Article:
How to Write A Professional Engineering Report

by Samuel Hamilton

    Professional engineering reports identify a potential problem, outline a series of objectives in addressing that problem, and conclude with strong recommendations about how to solve that problem. Writing a professional engineering report requires you to understand how each section of the report operates with the others, who is likely to read each section of the report, and who is likely to merely skim certain sections.

    Items you will need

    • pen
    • paper
    • word processor
    Step 1

    Draft your executive summary. The purpose of the executive summary is to provide a bird’s eye view of the entirety of your report. When writing this section of your report, focus on the significant details of your project, particularly your results and your conclusions/recommendations. Write the executive summary as though it is going to be read quickly by someone who does not have enough time to read your entire report, but is still interested in knowing the salient details of the report.

    Step 2

    Outline your objectives before starting the research and experimentation. Your objectives will be the very first component of your final report that you’ll write. In your objectives section, you will identify exactly what you hope to accomplish over the course of your research and experimentation. Present your objectives in "bullet" fashion, using clear and precise statements. For example: “Identify the structural deficiencies of the Miller’s Town bridge,” rather than “examine the Miller’s Town bridge.”

    Step 3

    Develop a plan for accomplishing your objectives. This plan is your methodology. When writing your final report, you will describe in a step-by-step fashion the steps you took toward accomplishing your objectives. For example, you might write: “Take a field team of three industrial engineers and one architect to the Miller’s Town bridge” then “Conduct rigorous and thorough stress tests on the joists and support beams of Miller’s Town bridge” and finally “Build a scale model of the Miller’s Town bridge and subject it to appropriately scaled stress.” Writing your methodology section will take up a significant amount of time and space when completing your final report, approximately 30 to 40 percent of the final report.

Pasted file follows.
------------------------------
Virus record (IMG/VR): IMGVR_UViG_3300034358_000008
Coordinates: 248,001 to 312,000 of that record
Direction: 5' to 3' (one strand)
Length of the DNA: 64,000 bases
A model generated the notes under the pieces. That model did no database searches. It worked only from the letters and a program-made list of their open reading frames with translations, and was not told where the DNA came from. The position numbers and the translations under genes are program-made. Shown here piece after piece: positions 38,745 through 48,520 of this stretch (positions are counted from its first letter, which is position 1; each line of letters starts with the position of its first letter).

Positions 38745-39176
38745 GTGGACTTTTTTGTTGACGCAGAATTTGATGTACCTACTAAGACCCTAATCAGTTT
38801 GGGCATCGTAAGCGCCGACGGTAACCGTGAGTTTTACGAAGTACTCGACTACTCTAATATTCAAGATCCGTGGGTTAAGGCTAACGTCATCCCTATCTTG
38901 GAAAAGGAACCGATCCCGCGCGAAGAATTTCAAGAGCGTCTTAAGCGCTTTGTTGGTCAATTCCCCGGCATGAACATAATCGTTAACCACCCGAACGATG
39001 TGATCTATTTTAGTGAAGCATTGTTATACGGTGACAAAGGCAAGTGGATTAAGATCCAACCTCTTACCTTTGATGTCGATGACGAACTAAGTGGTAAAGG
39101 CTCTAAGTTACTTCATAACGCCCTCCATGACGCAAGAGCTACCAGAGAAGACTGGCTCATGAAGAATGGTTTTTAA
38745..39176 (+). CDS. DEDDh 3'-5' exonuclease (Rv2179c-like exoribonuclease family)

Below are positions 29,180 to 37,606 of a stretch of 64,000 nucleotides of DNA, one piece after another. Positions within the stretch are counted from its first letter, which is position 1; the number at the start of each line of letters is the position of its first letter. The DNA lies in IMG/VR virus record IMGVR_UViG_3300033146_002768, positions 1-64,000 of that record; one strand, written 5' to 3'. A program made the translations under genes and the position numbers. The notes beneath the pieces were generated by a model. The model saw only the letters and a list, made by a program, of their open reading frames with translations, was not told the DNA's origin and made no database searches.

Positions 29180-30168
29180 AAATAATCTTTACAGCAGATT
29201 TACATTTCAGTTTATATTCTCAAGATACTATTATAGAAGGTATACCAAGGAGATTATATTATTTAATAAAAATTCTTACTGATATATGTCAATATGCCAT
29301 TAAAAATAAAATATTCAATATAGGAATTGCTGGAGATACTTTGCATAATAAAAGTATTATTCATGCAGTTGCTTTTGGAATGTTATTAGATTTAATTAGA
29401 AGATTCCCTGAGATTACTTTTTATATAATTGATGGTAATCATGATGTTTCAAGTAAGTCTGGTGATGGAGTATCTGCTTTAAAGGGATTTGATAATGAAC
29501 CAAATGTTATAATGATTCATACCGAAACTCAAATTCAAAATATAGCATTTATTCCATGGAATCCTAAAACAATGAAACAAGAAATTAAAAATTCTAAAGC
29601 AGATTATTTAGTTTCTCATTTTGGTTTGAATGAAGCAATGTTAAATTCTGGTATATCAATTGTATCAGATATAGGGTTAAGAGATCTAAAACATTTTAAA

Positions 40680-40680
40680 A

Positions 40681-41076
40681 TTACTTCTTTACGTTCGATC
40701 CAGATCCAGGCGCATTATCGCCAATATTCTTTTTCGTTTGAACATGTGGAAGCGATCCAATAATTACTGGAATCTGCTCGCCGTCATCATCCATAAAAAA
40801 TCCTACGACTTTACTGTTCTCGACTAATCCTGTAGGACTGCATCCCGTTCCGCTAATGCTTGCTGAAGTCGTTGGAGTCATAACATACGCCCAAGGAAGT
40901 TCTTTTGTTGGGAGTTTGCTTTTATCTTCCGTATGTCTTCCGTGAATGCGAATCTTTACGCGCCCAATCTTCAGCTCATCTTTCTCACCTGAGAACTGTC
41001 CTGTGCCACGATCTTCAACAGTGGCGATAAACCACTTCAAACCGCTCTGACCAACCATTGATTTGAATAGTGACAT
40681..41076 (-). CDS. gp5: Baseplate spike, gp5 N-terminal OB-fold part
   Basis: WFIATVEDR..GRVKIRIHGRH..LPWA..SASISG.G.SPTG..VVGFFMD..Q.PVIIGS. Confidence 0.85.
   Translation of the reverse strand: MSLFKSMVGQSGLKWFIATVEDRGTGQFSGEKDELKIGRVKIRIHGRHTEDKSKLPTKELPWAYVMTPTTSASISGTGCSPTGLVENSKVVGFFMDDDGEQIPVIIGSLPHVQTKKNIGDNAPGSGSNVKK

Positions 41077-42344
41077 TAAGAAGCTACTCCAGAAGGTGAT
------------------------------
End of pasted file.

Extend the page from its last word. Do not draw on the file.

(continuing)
Step 4

    Share the different observations and information you gathered when attempting to achieve your objectives. You should probably include various tables of data that you collected from your research and experimentation. You will also provide a clear description of this data. This is the “discussion” portion of the results and discussion section. Writing the results and discussion section will also take up a significant portion of your time and space when completing your final report, approximately 20 to 25 percent of the final report.

    Step 5

    Offer conclusions and recommendations regarding the task on which your report focuses. For many readers, this section will be the most pertinent. For this reason, when writing this section, focus on brevity and precision. You want to employ similarly clear language as the language you used in your objectives section. For example, you might write, “Based on our findings, we strongly recommend demolishing the Miller’s Town bridge” or “Based on our observations, we recommend fortifying the buttresses on the western half of the Miller’s Town bridge.” The more specific your recommendations are, the less likely your readers will be to misinterpret them.

    References

    • Technical Communication: A Reader-Centered Approach (7th edition); Paul V. Anderson; 2010

    About the Author

    Samuel Hamilton has been writing since 2002. His work has appeared in “The Penn,” “The Antithesis,” “New Growth Arts Review" and “Deek” magazine. Hamilton holds a Master of Arts in English education from the University of Pittsburgh, and a Master of Arts in composition from the University of Florida.

    Photo Credits

    • Doug Menuez/Photodisc/Getty Images